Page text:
The Trump Administration has reversed the federal government’s role of protecting the environment. The reversal focuses attention on states’ environmental capacity. This Article advocates more vigorous state environmental tort remedies for nuisance and trespass. An injunction is the superior remedy in most successful environmental litigation because it orders correction and improvement. Two anachronistic barriers to an environmental injunction are the New York Court of Appeals’ decision, Boomer v. Atlantic Cement, and Calabresi and Melamed’s early and iconic law-and-economics article, One View of the Cathedral. This Article examines and criticizes both because, by subordinating the injunction to money damages, they undervalue public health and environmental protection and militate against effective private-law remedies for environmental torts. This Article advocates flexible and pragmatic common-law techniques instead of law-and-economics analysis. Moreover, behavioral economists’ studies have undermined and qualified many law-and-economics theories. In addition to arguing for more and better injunctions, this Article criticizes the law-and-economics mindset that nuisance-trespass parties’ post-injunction negotiation will convert an injunction into an excessive money settlement. It also shows that the Cathedral article’s vocabulary and four-rule organization are both too long and too short as well as confusing and misleading.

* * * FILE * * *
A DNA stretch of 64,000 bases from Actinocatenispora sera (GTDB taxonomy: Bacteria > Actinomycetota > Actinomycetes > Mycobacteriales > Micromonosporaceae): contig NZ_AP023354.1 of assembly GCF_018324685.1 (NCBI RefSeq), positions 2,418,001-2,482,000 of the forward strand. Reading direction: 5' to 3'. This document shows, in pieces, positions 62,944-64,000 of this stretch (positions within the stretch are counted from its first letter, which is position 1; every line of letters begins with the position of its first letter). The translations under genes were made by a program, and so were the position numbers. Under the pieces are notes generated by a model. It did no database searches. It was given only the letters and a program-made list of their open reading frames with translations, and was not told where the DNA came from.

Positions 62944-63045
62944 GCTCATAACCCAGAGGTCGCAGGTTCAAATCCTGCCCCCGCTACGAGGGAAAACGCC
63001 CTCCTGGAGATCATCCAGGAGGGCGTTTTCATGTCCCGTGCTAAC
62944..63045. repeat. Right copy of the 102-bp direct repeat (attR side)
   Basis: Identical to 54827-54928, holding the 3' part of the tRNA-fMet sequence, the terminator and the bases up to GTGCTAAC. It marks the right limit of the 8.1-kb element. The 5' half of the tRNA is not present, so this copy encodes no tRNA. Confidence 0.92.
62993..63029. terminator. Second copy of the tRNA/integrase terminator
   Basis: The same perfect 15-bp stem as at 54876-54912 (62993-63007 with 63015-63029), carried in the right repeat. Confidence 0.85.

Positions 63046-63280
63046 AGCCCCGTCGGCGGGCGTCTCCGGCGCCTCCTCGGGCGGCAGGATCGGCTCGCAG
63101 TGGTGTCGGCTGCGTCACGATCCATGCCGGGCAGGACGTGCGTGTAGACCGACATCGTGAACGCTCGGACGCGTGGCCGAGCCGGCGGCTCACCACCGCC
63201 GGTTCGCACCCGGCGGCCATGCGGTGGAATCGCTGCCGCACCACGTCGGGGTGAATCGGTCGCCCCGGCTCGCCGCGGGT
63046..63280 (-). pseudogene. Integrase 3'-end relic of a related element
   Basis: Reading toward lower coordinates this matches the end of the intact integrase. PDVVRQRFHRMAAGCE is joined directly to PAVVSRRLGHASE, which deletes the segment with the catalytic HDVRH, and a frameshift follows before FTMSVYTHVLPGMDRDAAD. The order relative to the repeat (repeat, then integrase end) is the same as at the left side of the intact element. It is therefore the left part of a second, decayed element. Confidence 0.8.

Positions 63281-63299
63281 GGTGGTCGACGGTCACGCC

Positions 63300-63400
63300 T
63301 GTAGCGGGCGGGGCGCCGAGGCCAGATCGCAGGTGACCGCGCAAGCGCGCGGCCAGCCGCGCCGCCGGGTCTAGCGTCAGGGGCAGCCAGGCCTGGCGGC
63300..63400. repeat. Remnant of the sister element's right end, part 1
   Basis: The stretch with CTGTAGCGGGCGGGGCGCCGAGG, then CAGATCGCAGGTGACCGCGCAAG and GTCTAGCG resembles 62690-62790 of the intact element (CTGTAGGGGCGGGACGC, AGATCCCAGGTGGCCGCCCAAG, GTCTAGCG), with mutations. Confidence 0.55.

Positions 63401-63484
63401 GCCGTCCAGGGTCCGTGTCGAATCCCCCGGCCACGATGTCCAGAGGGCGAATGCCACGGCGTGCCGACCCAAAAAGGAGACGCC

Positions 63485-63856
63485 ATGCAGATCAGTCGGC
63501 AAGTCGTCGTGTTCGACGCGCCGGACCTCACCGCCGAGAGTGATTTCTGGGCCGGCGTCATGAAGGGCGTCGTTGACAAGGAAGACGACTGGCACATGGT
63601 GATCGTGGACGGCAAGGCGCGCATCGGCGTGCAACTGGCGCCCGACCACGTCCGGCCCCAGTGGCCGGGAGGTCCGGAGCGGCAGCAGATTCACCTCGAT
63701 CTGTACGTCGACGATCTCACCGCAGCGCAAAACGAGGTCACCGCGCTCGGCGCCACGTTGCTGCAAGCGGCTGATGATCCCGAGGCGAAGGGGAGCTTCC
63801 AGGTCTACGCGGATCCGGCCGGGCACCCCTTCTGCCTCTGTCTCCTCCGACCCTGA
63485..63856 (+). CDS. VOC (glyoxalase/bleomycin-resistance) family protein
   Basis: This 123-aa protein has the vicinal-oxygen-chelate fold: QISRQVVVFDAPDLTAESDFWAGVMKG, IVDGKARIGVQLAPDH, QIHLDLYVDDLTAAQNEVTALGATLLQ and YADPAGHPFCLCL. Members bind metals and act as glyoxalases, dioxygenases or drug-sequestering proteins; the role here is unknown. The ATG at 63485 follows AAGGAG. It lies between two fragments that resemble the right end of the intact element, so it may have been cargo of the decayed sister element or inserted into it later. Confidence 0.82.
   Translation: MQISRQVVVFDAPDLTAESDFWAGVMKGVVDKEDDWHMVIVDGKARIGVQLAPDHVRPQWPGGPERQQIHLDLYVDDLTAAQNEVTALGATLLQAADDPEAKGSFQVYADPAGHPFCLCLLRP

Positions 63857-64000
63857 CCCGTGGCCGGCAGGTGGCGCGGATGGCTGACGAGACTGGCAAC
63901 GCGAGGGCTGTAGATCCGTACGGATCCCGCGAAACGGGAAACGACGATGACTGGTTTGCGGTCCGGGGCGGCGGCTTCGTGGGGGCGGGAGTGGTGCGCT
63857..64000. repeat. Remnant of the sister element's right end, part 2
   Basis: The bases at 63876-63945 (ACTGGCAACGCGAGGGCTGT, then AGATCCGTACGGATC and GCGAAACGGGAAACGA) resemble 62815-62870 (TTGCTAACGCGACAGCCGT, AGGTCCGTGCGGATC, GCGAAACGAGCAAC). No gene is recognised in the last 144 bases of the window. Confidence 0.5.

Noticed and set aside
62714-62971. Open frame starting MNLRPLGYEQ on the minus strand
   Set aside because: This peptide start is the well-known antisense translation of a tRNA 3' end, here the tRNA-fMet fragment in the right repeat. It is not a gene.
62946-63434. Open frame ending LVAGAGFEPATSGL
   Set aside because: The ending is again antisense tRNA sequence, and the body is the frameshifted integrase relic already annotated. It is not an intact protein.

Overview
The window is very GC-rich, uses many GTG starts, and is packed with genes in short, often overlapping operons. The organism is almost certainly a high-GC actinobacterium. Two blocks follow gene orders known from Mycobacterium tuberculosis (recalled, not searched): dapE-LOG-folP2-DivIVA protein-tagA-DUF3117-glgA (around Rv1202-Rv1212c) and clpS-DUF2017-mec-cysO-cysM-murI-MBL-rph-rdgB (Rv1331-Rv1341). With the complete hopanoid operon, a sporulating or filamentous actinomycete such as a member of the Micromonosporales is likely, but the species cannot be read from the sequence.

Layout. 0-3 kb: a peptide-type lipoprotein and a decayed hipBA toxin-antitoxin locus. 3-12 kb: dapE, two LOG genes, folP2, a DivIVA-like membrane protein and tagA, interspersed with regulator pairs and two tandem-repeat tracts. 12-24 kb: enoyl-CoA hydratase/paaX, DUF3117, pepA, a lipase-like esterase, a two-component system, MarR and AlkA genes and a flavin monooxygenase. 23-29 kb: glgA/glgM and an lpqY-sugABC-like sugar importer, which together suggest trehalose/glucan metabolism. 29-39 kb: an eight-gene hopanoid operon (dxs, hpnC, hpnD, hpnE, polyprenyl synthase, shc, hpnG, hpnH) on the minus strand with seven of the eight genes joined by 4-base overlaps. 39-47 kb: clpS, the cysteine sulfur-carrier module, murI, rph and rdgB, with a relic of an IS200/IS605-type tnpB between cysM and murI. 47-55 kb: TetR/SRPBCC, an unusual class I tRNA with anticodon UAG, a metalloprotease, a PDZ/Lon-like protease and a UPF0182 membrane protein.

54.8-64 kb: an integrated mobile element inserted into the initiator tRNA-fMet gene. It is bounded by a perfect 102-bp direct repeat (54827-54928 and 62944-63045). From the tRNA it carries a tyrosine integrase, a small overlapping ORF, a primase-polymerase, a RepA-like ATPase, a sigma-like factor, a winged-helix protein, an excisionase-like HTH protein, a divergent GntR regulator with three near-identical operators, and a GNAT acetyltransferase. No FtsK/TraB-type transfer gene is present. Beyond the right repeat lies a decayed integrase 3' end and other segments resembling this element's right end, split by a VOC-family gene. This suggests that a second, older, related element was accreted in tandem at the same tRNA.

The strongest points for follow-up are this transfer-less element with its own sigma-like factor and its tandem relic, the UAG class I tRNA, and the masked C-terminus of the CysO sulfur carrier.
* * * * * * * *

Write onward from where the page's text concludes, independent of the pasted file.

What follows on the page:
Recommended CitationDoug Rendleman, Rehabilitating the Nuisance Injunction to Protect the Environment, 75 Wash. & Lee L. Rev. 1859 (2019).
Available at: https://scholarlycommons.law.wlu.edu/wlulr/vol75/iss4/4
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